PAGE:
Game show to focus on Asian business

Game developers can tap next month's Games Convention Asia 2008 for collaboration opportunities and to access expertise in Asia, say show organizers.
Written by Sol E. Solomon, Contributor

SINGAPORE--Many game developers in the United States and Europe are still unaware of the expertise available in Asia that can be tapped on to fulfill their business needs, noted an industry observer.

Jorg Zeissig, managing director of Leipziger Messe International (LMI) Asia, said Games Convention Asia (GCA) 2008 and Games Convention Asia Conference (GCAC) 2008, which will be held in Singapore next month, will aim to help game developers from the East and West find opportunities to collaborate.

"There are good [game] development studios in the region. We connect people [with the aim] to increase value for the industry," Zeissig said at a press conference Thursday to announce details of both shows.

GCA 2008 will run from Sep. 18 to 20, while GCAC 2008 will take place on Sep. 18 and 19.

According to show organizer LMI Asia, GCAC 2008 can act as a platform for Western developers to showcase their products to the Asia-Pacific games industry and source for services or expertise to fulfill their business needs.

LMI said exhibitors at the event will include companies from Vietnam, Taiwan, Thailand, the Philippines, Singapore, Japan, Indonesia, the Netherlands, Germany, the United States, Malaysia and China.

Aroon Tan, president of Games Exchange Alliance (GXA), said his organization plans to leverage this year's GCA, which he sees as a meeting of developers, to boost the growth of the region's games industry. GXA aims to help game companies commercialize their game titles and serves as a distribution platform in Asia.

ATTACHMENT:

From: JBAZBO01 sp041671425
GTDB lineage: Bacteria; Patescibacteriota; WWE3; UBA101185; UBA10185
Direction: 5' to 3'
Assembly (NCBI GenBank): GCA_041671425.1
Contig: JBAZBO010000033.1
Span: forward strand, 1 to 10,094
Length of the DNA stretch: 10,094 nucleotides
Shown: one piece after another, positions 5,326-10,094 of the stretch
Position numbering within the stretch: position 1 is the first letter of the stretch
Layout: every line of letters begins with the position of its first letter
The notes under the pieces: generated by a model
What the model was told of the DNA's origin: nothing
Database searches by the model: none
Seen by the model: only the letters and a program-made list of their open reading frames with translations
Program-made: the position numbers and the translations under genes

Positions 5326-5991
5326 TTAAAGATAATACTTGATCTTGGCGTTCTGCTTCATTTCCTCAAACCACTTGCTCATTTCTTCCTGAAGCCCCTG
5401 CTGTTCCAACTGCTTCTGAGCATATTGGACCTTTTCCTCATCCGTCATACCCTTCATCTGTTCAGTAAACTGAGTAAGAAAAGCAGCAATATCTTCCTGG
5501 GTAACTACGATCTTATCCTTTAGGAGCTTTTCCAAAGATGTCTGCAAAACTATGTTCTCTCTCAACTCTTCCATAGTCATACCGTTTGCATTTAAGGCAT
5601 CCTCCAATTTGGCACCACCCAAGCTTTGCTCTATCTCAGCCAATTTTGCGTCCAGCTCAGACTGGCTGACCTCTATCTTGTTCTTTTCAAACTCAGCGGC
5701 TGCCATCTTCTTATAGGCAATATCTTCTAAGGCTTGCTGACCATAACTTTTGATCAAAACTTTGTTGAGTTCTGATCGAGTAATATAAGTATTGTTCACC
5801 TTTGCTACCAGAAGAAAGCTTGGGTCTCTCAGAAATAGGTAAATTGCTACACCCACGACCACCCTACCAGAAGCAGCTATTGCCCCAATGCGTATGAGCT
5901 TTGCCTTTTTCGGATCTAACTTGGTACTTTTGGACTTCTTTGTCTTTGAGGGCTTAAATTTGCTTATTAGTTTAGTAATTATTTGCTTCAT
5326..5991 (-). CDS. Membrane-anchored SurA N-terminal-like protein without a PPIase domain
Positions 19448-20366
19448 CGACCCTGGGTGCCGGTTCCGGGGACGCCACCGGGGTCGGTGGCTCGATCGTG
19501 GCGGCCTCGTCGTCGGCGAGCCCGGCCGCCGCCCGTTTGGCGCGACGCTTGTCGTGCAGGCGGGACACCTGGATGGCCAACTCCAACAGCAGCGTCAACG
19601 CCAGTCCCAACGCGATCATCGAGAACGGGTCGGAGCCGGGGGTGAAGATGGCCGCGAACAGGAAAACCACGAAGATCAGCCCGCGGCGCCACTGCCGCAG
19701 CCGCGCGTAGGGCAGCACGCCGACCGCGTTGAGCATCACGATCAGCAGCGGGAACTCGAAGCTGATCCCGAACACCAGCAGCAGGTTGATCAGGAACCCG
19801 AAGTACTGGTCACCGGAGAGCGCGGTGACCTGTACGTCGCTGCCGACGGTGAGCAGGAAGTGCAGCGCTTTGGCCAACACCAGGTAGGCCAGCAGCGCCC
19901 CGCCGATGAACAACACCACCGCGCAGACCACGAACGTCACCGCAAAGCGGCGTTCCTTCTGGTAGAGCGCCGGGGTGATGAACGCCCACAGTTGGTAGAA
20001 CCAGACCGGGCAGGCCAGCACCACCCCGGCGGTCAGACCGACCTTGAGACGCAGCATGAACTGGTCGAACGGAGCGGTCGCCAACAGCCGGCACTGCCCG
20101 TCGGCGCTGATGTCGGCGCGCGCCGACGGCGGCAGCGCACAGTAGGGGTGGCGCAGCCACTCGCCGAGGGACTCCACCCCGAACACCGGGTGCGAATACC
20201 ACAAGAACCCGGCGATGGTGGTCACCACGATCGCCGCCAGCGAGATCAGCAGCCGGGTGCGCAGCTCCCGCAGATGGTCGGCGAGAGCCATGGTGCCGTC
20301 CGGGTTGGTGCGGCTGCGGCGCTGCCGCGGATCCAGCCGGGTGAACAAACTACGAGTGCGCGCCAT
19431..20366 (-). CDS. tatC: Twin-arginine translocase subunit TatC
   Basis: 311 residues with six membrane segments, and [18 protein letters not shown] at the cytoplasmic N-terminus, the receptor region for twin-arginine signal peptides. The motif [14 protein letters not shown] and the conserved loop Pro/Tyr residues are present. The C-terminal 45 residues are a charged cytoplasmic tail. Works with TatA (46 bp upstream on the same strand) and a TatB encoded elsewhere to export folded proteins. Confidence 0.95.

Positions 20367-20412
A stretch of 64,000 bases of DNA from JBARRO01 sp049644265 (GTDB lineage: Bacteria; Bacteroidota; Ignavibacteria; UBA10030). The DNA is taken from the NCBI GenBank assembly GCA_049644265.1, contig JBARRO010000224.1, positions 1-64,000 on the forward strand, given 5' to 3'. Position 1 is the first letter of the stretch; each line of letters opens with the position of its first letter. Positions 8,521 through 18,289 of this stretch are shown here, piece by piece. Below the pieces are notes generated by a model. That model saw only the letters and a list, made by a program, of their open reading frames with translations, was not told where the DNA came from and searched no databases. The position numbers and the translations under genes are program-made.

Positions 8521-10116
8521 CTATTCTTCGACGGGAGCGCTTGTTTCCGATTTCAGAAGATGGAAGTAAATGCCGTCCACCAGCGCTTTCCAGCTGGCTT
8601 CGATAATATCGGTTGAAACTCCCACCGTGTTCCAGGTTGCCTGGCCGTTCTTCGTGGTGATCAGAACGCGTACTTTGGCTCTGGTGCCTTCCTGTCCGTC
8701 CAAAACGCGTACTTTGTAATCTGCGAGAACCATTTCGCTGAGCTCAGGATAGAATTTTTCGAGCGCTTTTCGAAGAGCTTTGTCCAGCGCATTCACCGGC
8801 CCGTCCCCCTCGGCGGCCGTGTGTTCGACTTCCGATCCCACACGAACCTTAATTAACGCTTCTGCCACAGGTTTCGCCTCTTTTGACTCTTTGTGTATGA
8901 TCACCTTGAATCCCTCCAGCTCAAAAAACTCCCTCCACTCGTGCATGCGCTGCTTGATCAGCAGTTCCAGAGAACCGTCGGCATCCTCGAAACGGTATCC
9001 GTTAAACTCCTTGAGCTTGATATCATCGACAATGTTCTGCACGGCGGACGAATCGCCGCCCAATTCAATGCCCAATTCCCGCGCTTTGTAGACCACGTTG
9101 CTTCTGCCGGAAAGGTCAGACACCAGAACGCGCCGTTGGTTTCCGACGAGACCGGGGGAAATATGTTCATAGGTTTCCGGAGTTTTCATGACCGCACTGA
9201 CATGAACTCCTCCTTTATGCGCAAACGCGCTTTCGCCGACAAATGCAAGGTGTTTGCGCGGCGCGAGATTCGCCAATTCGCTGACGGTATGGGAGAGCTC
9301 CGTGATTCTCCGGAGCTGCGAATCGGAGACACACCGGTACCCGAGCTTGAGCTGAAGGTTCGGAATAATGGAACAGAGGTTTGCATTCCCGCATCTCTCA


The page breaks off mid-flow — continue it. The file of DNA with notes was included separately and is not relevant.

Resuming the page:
"[The goal is to] develop a game that's going to be consumed all over the world," Tan said at the press conference. "[We can help them] understand what the global market is like."

Chris Soh, president of Singapore Gamers' Association (SGGA), said apart from getting to see the latest gaming products in the Asia-Pacific region, show attendees will also have first-hand understanding of how important the video games industry is to Singapore and Asia.

To further inspire and educate future game developers, GCAC said it will--for the first time--hold a Student's Day on Sep. 20, comprising free lectures for students. Presenters lined up for this event include Joonmo Kwon, CEO of Nexon which developed Kart Rider and Maplestory, and Claude Langlais, technical director of Ubisoft Singapore, which developed the game titled Assassin's Creed.

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